Bill Landay, Author of the Thriller "Defending Jacob," about a Son Accused of Murder, Says 'What Makes a Good Father' is Constantly on his Mind

Bill Landay talking about the background of writing "Defending Jacob" When Bill Landay presented a draft of his third novel to his agent a few years ago, provisionally called The Combat Zone, she trashed it. Landay, who had written two award-winning crime novels, Mission Flats and The Strangler, went home with "my tail between my legs," he told the South End Library's audience last month. And proceeded to "cannibalize" the manuscript for what he could salvage. One of the draft's characters was based on a case he had heard about when still a Middlesex district attorney under Tom Reilly, the state's attorney general at the time. It involved a  homicide detective in a seaside town on Long Island, NY, whose father had been  executed for murder, and whose son was accused of killing a drug dealer in self defense. It was made into a movie starring Robert de Niro, City by the Sea. The generational shuffle between murderers and practitioners of law enforcement also became the central theme in Landay's crime novel, Defending Jacob, which has now sold 1.3 million copies, with sales --especially through book clubs where the thriller is a favorite selection-- still going strong.

Leaning comfortably against a library's oak table, Landay explained to the more than fifty listeners who came to the last author's talk of the season on June 10 that when he was a Middlesex DA, he always felt "the action was elsewhere." You only learn about it through the witnesses," he added. When he turned thirty, he decided to take a stab at writing about that sort of action. He cashed out some of his retirement money, moved into his mother’s basement and tended bar on the side. His first two crime novels were well received but had meager sales. Defending Jacob took off  quickly, even though it was his third novel, often a hard sell. Set in Newton, MA, where devotion to family life, professional success and the drive for student achievement reigns supreme, the novel describes in excruciating detail the emotional toll exacted by the community on a family whose son is accused of murdering a classmate who bullied him. The father was a respected DA but, during the trial, it's revealed his father was in jail for life for murder, something he had not even told his wife. Does one ever know one's spouse, one's child, is the theme running through the novel, a question Landay holds up and dissects in this gripping thriller, while not giving away the answer, even if there is one.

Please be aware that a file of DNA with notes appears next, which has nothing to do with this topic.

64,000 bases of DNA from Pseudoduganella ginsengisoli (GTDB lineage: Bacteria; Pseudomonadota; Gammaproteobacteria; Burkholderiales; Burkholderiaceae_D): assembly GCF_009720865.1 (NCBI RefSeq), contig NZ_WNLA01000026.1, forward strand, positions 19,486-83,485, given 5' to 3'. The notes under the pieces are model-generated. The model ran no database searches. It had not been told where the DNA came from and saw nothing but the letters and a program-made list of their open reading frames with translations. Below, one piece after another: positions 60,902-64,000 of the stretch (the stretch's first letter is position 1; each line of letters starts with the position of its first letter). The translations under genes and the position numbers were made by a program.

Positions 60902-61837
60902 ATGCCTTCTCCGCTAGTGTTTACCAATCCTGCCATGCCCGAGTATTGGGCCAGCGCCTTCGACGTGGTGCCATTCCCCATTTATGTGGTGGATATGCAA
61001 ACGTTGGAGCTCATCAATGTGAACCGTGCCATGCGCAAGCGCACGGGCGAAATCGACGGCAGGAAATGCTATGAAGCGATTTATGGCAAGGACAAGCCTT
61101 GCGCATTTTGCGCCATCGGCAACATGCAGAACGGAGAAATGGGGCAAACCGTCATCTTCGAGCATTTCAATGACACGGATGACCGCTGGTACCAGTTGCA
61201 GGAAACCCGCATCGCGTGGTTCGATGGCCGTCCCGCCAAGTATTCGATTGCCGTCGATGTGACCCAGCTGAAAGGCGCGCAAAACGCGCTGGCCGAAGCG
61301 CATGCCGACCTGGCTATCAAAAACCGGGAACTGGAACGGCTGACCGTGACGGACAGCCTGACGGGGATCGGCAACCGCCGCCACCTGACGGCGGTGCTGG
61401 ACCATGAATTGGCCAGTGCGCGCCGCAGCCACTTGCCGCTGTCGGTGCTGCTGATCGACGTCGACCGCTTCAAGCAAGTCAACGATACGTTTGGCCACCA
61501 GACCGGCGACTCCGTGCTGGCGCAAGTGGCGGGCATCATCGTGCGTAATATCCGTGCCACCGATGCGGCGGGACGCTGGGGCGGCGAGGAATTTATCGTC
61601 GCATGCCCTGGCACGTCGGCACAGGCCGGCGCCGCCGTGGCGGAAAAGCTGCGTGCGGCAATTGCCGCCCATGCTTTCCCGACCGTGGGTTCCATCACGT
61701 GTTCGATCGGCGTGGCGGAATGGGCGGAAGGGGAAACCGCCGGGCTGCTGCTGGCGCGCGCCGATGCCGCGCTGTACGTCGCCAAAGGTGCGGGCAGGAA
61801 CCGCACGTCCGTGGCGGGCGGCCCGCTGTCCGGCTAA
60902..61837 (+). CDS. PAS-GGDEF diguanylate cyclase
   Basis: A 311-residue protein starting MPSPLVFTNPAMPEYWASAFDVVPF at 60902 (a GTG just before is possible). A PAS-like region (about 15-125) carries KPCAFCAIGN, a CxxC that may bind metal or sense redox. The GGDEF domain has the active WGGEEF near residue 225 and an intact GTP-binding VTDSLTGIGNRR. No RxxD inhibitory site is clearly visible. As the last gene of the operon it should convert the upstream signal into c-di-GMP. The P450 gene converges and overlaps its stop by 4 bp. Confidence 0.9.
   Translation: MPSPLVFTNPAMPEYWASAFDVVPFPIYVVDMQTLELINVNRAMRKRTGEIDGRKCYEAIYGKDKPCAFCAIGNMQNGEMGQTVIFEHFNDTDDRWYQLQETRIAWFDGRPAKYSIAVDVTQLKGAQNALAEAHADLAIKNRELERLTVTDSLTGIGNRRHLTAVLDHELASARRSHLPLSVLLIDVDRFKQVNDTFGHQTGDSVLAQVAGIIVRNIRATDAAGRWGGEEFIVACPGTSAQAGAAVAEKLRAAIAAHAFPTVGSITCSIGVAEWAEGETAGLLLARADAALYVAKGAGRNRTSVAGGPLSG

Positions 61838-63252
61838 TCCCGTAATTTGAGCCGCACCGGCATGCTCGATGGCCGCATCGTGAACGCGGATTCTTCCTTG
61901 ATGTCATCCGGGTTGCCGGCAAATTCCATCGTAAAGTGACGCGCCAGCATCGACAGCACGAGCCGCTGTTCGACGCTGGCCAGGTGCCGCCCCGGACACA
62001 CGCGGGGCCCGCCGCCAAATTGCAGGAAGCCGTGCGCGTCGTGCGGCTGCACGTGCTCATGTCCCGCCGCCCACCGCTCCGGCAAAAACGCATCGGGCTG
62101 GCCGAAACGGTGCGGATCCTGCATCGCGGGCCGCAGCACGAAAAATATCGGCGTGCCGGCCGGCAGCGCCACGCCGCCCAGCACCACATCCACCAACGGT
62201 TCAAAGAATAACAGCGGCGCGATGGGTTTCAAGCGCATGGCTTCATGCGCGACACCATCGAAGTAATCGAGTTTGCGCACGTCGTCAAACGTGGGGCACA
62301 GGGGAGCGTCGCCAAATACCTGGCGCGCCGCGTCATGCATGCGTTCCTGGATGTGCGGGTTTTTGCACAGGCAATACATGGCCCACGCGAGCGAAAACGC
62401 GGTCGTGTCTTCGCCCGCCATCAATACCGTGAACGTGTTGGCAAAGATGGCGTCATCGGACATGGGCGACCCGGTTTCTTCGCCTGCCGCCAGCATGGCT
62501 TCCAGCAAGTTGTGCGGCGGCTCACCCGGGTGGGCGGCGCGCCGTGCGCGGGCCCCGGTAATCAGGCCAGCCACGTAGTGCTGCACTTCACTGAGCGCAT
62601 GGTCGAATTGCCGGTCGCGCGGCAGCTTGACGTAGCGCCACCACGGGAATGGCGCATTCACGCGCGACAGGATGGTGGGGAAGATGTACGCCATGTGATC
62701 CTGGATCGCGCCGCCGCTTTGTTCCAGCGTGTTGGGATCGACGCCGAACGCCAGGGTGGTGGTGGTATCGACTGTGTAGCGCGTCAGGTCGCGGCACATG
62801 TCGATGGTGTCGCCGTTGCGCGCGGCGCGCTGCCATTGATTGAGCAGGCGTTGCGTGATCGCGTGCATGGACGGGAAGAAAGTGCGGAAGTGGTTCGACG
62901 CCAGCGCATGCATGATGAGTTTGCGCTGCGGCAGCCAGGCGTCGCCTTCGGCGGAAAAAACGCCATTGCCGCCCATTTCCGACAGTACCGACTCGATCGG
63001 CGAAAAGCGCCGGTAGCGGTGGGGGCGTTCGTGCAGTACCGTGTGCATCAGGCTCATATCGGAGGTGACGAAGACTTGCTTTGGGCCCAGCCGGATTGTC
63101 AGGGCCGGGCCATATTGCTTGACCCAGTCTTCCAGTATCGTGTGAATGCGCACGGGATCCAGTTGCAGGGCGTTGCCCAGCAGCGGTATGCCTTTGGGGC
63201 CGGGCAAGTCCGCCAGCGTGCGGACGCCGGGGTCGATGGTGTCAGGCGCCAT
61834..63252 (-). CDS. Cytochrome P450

Landay’s personal life includes raising two young sons and having an estranged relationship with his own father. He said he constantly asks himself what it means to be a good father, physically and emotionally. He finds it a ‘sobering’ thought that everything he does is watched by his kids, who learn from it. “It’s like having a spy in the house,” he said. The author also commented that, when a couple is expecting a child, everyone hopes nothing goes wrong physically. "But what if it is a difficult child," he asked: "Emotionally and psychically is where the high stakes are because you can’t divorce your child. You can’t meet the baby first. The personality and temperament of that child will be in your life forever."  Calling himself not so much a writer as "an ordinary guy who writes books," Landay likes to go to schools and show kids "how it is done."

It was important for Landay to avoid what’s often the case in crime fiction, namely that it’s formulaic and stale before the words hit the page. So he decided to start off with the scientific angle, namely the possibility of what is called the murder/warrior gene which, at the time, he thought was fictional but which has since become "a developing science." However, unlike the case central to Defending Jacob, the so-called murder gene, a common mutation carried by many, is carried through the mother, not the father. Another role reversal in the novel was that Jacob's mother suspected early on her son Jacob could have killed his classmate, while the father decided to stick with the child, right or wrong, trapped perhaps by his having reinvented a life for himself where his personal rules precluded any other option.

Landay did not read from Defending Jacob  but generously spoke for more than an hour and-a-half about its genesis and did not stop until the last question from the audience was answered. "This is my last night out for this book," he declared. "I'm now concentrating on Page One of my next novel."